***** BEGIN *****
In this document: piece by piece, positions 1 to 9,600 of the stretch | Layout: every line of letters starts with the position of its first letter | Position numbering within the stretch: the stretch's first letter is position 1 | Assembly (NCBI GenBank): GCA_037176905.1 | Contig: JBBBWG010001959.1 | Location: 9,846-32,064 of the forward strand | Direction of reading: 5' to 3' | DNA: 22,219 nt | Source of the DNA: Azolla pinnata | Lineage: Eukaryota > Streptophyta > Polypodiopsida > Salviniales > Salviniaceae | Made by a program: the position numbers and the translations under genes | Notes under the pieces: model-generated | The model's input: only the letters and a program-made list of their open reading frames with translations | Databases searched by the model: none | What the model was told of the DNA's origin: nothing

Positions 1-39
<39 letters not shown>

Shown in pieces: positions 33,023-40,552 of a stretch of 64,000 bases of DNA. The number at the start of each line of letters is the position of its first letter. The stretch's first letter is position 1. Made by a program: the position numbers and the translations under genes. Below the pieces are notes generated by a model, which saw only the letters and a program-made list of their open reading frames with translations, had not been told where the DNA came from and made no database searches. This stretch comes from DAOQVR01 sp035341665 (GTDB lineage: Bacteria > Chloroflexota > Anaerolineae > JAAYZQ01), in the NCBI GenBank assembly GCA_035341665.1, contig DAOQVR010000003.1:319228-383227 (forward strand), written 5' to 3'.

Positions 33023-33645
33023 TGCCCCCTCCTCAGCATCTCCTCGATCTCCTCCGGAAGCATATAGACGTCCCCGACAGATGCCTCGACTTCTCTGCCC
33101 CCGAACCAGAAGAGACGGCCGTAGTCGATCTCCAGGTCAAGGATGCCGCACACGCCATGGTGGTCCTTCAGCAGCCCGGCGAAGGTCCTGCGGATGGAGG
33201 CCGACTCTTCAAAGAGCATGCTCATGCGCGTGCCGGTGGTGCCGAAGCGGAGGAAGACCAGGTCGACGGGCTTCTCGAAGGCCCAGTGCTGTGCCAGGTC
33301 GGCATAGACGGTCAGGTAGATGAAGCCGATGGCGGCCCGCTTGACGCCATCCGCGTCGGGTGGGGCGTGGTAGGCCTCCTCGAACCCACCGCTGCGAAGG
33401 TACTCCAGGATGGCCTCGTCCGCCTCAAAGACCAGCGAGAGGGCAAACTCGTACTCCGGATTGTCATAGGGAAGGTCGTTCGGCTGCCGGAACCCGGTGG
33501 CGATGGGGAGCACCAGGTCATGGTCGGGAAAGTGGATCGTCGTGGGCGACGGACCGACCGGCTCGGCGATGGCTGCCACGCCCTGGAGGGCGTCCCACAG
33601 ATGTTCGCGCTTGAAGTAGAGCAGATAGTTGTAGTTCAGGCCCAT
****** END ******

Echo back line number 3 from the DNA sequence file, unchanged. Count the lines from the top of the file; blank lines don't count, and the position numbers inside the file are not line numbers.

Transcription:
<39 letters not shown>